New Zealand, who possess the third worst average (30.48) for opening partnerships after Bangladesh (28.55) and Zimbabwe (21.72) since the turn of the millennium, have the makings of a successful pairing in Martin Guptill and Tom Latham. Guptill’s Test record is uninspiring but the Kiwis will hope a century last week against Sri Lanka in Dunedin can be the beginning of him translating the quality he has displayed in limited-overs cricket into the Test arena. Latham meanwhile is arguably the most promising Test opener in the world. In Dunedin Guptill and Latham recorded 50 partnerships in both innings of the Test—the first time a New Zealand opening partnership has done so for six years. Admittedly, the Sri Lankan bowling attack is not the most threatening, but perhaps a corner has been turned.

Ostensibly India appear to have finally solved their opening partnership conundrum which has seen them attempt thirteen different combinations since January 2011. Murali Vijay and Shikhar Dhawan have now opened together on 33 occasions and average 46.20. However, that average is inflated by huge partnerships of 289 against an Australian team that would go onto be whitewashed by India and 283 against Bangladesh. Excluding those two partnerships Vijay and Dhawan average just 23 together.  With a Test average of 41.09 overall, 47.75 this year and and 45.93 since 2013, Vijay looks to be a solid option for India. It is Dhawan, who has an average of 29 outside of Asia who remains something of a concern. Admittedly, India’s problems are not as serious as those facing other teams, but it would be wrong to assume the Vijay-Dhawan axis is a stable one.

England’s opening problems have attracted a lot of attention, possibly because they have attempted seven combinations (excluding Moeen Ali & Jos Buttler’s cameo in Abu Dhabi) in just 19 Tests since Andrew Strauss’ retirement, but in fact their first wicket average of 35.41 since Strauss’ retirement is merely in line with the global average of 35.07 since January 2011. Indeed, the downward global trend makes England’s decision to axe Nick Compton, who averaged 57.93 with Cook, all the more surprising. None of the other opening partnerships attempted by England since 2011 have averaged more than 36.60. Alex Hales is expected to be the next to be given an opportunity.

Bangladesh have only played 25 Tests since January 2011only Zimbabwe have played fewer—but their first wicket average of 35.58, is only bettered by South Africa and Australia. In that timeframe, Tamim Iqbal and Imrul Kayes have the best average of opening pairs who have played more than ten innings together. However, the only time they batted together outside of Asia was against Zimbabwe.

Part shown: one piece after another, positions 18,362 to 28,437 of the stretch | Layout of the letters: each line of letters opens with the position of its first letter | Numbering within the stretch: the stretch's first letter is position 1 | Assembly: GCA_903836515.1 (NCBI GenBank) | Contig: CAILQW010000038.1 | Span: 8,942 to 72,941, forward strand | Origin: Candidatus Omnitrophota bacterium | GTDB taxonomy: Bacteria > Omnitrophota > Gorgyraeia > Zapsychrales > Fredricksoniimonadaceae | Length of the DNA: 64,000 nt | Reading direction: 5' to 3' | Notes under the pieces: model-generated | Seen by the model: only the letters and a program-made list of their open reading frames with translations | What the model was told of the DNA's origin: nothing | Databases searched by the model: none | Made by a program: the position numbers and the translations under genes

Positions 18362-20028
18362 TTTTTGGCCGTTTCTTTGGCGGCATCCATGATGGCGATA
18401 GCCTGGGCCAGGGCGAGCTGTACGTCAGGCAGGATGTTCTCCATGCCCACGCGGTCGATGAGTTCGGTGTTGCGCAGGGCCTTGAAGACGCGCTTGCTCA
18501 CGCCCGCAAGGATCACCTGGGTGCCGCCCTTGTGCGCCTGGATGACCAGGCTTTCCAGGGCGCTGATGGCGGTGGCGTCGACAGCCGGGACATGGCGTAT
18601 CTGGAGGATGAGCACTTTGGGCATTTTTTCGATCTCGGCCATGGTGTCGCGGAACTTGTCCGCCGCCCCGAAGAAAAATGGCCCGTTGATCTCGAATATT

Despite never appearing to be totally secure Alviro Petersen managed to form a fairly strong partnership with Graeme Smith for South Africa, and at least gave the top order some consistency. However, with Smith and Petersen now retired, neither opening position is safe. It is expected that Stiaan Van Zyl will partner Dean Elgar against England next week with Temba Bavuma, who opened in the final Test against India, lurking down the order. It is apposite of the age that the weakest link of the world’s number one ranked Test nation is their opening batting.

With Chris Rogers and Warner, Australia were the only team in the world with a stable and consistently successful opening partnership. Now Rogers is gone not one team can claim to have two openers who are assured of selection. Joe Burns has made a promising start to his career, but it is far too early to pass judgement on his new axis with Warner.

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Without diminishing what Warner and Rogers achieved it is revealing that they are the most prolific opening partnership of this half-decade with just 2053 runs. In the half-decade before that Cook and Strauss scored 3678 runs together, and in the half-decade before that Hayden and Langer scored 5122 runs together.

Rarely in the history of Test cricket have opening batsmen struggled as much as they are now. The extent to which that is self-inflicted is uncertain but what is certain is that as selectors and coaches itch to make changes to their struggling partnerships they should bear in mind that statistically at least, opening the batting has rarely been harder.

The seeds of success at the top of the order are there for most teams; but they will need patience and care in this harsh age.

With inputs from Patrick Baatz.

BINARY BELL’S UNTIMELY SLUMP

When Ian Bell struck 143 in his first Test innings of 2015 his exclusion from England’s touring party for South Africa seemed unlikely. But seven months is a long time in cricket, especially for England players, the busiest in the Test arena.

Four half-centuries in 23 innings since – top score 65 not out – has resulted in the removal of a senior player that is difficult to argue against. Bell battled hard with little reward against the turning ball in the UAE, but it was his run of low scores against the high class pace bowling of New Zealand and Australia that was perhaps a bigger factor in his axing.

Dale Steyn and co. were presumably considered too big a challenge for a player who failed to record more than a solitary run in nine of those knocks since his century in the Caribbean. Bell’s age counted against him in the choice between the Warwickshire man and Gary Ballance, when the former’s 33 years – or vast Test experience at least – was a crucial factor in his retention earlier in the year.

Both Ballance and Bell were under huge pressure after the second Ashes Test and it was the Yorkshire player who made way for the in-form Jonny Bairstow. The old hand was not only retained, but promoted in the order, batting at three in six Tests since.